When smart people talk they say unexpected things. You probably don't know what your colleague is going to say, so listen to the whole thing. If they say exactly what you expected then you wasted a few minutes, which is much better than making someone hate you.

  5. Don't interrupt.
    Don't talk when someone else is talking. When you *do* talk people will listen much more closely. This is really hard, but when it works the meeting is extremely friendly and relaxed.

  6. Never ever roll your eyes.
    If someone you work with makes you roll your eyes you should quit your job. Or try to have them fired. According to the pop-psychology book Blink the rolling of eyes is a sign of contempt, which is the worst emotion for any relationship.

  7. Speak slowly.
    This will relax you and everyone else.

  8. End it when it's over.
    At Vodafone we would have specification walkthroughs, in which someone would read an entire 50 page document to 10 people. They were often scheduled for two and a half hours. At some point, when people were sleeping, emailing, chatting with each other, someone would say "ok, lets just get through this." This is the death point of the meeting. Nobody was paying attention or contributing. The meeting was over, but nobody had the guts to kill it. They wanted to keep reading because they were supposed to keep reading. Kill it when it's dead.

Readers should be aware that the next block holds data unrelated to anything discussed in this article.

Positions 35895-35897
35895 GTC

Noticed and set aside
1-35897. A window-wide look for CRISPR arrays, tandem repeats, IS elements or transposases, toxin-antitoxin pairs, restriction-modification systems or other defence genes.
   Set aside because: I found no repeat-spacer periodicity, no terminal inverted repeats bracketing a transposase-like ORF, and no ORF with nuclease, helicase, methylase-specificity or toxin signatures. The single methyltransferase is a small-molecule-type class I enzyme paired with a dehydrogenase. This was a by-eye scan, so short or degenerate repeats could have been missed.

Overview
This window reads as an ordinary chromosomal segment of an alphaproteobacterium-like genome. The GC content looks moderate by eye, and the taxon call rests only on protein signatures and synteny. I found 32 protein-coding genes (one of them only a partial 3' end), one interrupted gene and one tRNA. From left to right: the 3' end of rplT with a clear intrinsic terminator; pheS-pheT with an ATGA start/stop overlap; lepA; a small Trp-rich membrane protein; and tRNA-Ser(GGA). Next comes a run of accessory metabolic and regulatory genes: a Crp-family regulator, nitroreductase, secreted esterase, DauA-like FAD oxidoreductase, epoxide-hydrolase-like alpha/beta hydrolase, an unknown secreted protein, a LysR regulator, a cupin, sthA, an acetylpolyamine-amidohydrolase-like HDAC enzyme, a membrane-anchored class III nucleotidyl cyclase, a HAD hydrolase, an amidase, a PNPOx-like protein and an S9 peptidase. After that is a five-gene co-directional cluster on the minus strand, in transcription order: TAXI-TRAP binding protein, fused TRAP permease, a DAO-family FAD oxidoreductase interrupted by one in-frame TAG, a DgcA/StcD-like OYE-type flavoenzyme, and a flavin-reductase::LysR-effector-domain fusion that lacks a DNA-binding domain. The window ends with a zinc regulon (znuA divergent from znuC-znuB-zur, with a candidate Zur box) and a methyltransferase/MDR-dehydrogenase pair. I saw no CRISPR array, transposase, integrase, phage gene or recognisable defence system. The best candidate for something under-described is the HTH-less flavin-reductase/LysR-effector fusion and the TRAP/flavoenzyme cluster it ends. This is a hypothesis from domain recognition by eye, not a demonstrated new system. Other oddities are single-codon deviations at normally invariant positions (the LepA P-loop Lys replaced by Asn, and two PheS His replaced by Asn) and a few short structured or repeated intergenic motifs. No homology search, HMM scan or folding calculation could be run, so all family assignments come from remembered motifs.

Monday, June 19, 2006

8 Ways I met people with whom I later had a significant business relationship

I think it's fun to trace back significant events/people in my life and see how random or inevitable things were. Here are 8 ways I met people with whom I later had a significant business relationship, in rough reverse chronological order.
  1. Waiting in line for mix drinks at SXSW.
    I met Leslie, the newest Rubyred team member (welcome to SF, Leslie!) in line for drinks at a very late party at South by Southwest, just a few minutes after I offended all of Austin at an open mic event. I was more than a little drunk and thought it was fun to ask people interview questions instead of party questions, and her answers were actually pretty good.

  2. At a fake product launch party. I met Cameron, a long time Rubyred team member (6 months!) at the fake launch party for a fake company called

  3. Through my friend Shawn.
    I met Patrick (and dozens of other people) at Vodafone when my friend Shawn asked me to come in for a short design contract. I stayed at Vodafone for about 3 years and got to travel a lot and meet some great Europeans.

  4. Through my former-manager Patrick.